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Right to Repair Coalition Vows to Try Again in Mass. After Bill Stalls

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The Massachusetts state legislature ended its formal session on July 31 without taking action on SB 2517, the Motor Vehicle Owners’ Right to Repair Bill. The bill had been referred to the state’s House Committee on Ways and Means, and the committee opted to take no action. The bill passed the Massachusetts Senate earlier this summer.

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As a result, it is unlikely that the legislation will be considered in the Massachusetts legislature’s informal session for the remainder of the year. Other controversial bills prevented debate on Right to Repair in the House of Representatives before the scheduled end of formal sessions.

Citing "tremendous progress," the Right to Repair Coalition says it’s committed to work again next legislative session to enact the new law. The coalition says it has been successful in raising awareness of the need to enact legislation that would require OEMs to provide repair information to independent repair shops.

"The Massachusetts Right to Repair Coalition is energized by the 8,000 calls generated by consumers and independent repairers who asked their lawmakers to stand up to big car manufacturers. We vow to come back stronger than ever," said coalition spokesman Art Kinsman. "This is a piece of unfinished business that has a major impact on every person who owns a car."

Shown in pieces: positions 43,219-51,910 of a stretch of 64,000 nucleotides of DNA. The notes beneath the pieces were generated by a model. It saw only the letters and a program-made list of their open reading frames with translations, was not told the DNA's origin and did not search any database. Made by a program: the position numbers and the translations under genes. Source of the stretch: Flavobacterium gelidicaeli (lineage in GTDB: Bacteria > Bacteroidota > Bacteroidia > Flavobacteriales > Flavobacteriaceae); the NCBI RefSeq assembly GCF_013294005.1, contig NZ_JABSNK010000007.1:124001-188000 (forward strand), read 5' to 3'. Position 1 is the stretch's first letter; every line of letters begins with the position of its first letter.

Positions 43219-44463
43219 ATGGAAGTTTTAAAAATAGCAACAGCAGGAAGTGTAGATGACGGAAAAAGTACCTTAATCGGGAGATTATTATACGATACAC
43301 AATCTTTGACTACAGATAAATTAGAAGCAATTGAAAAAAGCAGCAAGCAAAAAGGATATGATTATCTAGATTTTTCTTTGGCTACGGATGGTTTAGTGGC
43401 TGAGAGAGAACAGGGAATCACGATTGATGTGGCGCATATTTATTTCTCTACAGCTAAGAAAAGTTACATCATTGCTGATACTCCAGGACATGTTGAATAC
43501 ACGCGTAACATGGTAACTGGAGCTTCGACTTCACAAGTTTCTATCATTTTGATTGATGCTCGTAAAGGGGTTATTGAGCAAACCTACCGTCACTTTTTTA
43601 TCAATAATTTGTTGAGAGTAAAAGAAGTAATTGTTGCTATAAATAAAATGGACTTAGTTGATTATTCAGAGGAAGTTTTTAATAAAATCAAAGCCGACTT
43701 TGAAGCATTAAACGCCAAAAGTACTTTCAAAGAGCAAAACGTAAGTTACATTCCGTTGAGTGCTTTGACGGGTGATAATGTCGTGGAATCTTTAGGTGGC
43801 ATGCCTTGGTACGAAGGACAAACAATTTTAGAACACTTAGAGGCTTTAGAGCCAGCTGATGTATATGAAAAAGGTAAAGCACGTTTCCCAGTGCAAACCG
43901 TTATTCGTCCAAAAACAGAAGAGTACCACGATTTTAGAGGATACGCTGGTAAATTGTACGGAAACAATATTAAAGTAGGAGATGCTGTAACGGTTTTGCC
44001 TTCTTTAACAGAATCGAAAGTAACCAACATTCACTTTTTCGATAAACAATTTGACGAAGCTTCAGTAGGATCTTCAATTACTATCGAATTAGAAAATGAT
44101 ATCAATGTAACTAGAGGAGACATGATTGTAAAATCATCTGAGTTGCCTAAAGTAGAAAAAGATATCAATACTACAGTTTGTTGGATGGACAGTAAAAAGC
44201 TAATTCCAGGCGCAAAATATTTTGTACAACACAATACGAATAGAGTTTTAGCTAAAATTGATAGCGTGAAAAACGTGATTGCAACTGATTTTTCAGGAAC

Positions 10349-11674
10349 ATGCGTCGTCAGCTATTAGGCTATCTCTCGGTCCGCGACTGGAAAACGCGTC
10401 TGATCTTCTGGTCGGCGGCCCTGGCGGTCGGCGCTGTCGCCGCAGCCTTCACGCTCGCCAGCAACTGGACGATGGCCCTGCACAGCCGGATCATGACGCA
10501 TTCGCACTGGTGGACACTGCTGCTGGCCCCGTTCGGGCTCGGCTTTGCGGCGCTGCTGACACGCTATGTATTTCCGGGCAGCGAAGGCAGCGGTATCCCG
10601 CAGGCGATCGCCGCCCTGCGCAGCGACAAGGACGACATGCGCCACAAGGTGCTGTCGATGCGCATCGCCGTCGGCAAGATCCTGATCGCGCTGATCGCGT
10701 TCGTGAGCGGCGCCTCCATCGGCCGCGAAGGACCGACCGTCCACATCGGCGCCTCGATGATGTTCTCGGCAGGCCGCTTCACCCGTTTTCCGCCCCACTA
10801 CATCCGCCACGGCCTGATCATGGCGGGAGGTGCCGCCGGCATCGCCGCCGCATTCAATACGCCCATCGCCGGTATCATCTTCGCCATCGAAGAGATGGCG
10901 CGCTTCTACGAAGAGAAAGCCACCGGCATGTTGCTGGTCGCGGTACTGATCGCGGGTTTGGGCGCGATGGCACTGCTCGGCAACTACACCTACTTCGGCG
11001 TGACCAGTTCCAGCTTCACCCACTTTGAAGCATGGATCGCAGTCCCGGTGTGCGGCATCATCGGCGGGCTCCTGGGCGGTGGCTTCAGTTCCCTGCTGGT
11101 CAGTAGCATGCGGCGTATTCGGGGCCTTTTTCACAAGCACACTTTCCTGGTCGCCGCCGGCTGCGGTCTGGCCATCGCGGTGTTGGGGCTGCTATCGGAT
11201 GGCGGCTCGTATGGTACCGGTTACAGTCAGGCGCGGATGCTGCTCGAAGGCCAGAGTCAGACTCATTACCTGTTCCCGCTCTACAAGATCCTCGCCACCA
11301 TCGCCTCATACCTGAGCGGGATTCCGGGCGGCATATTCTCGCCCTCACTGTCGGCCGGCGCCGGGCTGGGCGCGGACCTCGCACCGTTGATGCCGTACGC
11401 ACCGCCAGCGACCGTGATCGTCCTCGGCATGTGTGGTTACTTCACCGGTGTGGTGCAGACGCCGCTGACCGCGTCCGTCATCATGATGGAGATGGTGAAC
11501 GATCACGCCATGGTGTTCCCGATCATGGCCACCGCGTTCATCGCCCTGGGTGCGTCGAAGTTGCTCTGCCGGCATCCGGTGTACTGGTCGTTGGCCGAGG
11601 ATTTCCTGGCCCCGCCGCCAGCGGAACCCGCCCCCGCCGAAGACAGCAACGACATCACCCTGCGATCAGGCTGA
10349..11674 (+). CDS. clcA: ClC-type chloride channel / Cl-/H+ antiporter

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The Automotive Service Association, which opposes the legislation, pointed out that eight states and the U.S. Congress have said failed to pass Right to Repair legislation so far.

"Every legislative body that has considered this legislation has said no," said Ron Pyle, ASA president and chief staff executive. "Countless resources have been spent by the legislation’s proponents to pass a bill that is not necessary and will only complicate how repairers conduct day-to-day business. These monies could have been used to train so many of our technicians and provide them the information technology to compete in the repair of automobiles today and in the future."

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Pyle added that the bill is unnecessary because independent repairers already can access OEM repair information.

"Much of the public message offered by the proponents has been that independent repairers can’t repair their customers’ cars because they can’t get service information. This simply is not the case," said Pyle. "Our members are open for business, and they can repair consumers’ vehicles without the help of the Massachusetts state government and court system."

However, the Right to Repair Coalition says that the bill is key to keeping repairers in business and to help consumers save money.

"The out-of-state car manufacturers have waged war on Massachusetts consumers and the 32,000 hard-working men and women who provide for their families by working in jobs related to the Commonwealth’s independent auto repair industry," Kinsman said. "The manufacturer’s shameful anti-consumer and anti-small business campaign was entirely based on scare-tactics and unsubstantiated claims. The Massachusetts Senate saw through their falsehoods and passed the bill unanimously."
 
Kinsman also noted that 23 Massachusetts newspapers editorialized in favor of SB 2517.

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"Time will always be on the right side of a good bill as long as this issue is active on Beacon Hill," said Kinsman. "When you consider that this issue was new to most people — although they quickly realized the need — we’re pleased we were able to bring it this far. We know one thing: If a final vote is taken, we have the votes to win overwhelmingly."


More information:

Massachusetts Right to Repair Coalition

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